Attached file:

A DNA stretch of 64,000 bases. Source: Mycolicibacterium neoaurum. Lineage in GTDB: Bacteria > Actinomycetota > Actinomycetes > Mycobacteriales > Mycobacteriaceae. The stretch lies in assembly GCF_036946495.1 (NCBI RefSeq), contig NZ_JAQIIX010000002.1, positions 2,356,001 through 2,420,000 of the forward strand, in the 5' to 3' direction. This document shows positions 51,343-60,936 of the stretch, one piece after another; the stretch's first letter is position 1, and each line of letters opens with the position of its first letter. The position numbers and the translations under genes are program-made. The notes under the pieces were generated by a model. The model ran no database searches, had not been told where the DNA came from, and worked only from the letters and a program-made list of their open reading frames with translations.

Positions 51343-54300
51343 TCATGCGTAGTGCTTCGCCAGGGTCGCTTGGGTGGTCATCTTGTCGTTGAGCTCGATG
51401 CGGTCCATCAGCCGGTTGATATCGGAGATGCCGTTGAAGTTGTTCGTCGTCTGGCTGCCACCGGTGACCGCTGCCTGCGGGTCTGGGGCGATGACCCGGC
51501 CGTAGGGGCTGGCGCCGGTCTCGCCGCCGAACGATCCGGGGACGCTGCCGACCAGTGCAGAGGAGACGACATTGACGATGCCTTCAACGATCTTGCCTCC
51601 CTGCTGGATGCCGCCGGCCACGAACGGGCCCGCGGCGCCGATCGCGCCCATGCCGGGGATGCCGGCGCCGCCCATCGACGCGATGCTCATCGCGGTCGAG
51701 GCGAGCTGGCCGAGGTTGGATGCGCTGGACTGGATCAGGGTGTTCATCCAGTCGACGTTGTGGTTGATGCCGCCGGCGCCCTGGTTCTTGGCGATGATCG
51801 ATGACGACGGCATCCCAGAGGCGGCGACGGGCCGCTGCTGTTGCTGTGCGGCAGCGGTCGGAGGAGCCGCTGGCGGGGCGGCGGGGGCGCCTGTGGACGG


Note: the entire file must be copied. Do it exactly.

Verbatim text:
A DNA stretch of 64,000 bases. Source: Mycolicibacterium neoaurum. Lineage in GTDB: Bacteria > Actinomycetota > Actinomycetes > Mycobacteriales > Mycobacteriaceae. The stretch lies in assembly GCF_036946495.1 (NCBI RefSeq), contig NZ_JAQIIX010000002.1, positions 2,356,001 through 2,420,000 of the forward strand, in the 5' to 3' direction. This document shows positions 51,343-60,936 of the stretch, one piece after another; the stretch's first letter is position 1, and each line of letters opens with the position of its first letter. The position numbers and the translations under genes are program-made. The notes under the pieces were generated by a model. The model ran no database searches, had not been told where the DNA came from, and worked only from the letters and a program-made list of their open reading frames with translations.

Positions 51343-54300
51343 TCATGCGTAGTGCTTCGCCAGGGTCGCTTGGGTGGTCATCTTGTCGTTGAGCTCGATG
51401 CGGTCCATCAGCCGGTTGATATCGGAGATGCCGTTGAAGTTGTTCGTCGTCTGGCTGCCACCGGTGACCGCTGCCTGCGGGTCTGGGGCGATGACCCGGC
51501 CGTAGGGGCTGGCGCCGGTCTCGCCGCCGAACGATCCGGGGACGCTGCCGACCAGTGCAGAGGAGACGACATTGACGATGCCTTCAACGATCTTGCCTCC
51601 CTGCTGGATGCCGCCGGCCACGAACGGGCCCGCGGCGCCGATCGCGCCCATGCCGGGGATGCCGGCGCCGCCCATCGACGCGATGCTCATCGCGGTCGAG
51701 GCGAGCTGGCCGAGGTTGGATGCGCTGGACTGGATCAGGGTGTTCATCCAGTCGACGTTGTGGTTGATGCCGCCGGCGCCCTGGTTCTTGGCGATGATCG
51801 ATGACGACGGCATCCCAGAGGCGGCGACGGGCCGCTGCTGTTGCTGTGCGGCAGCGGTCGGAGGAGCCGCTGGCGGGGCGGCGGGGGCGCCTGTGGACGG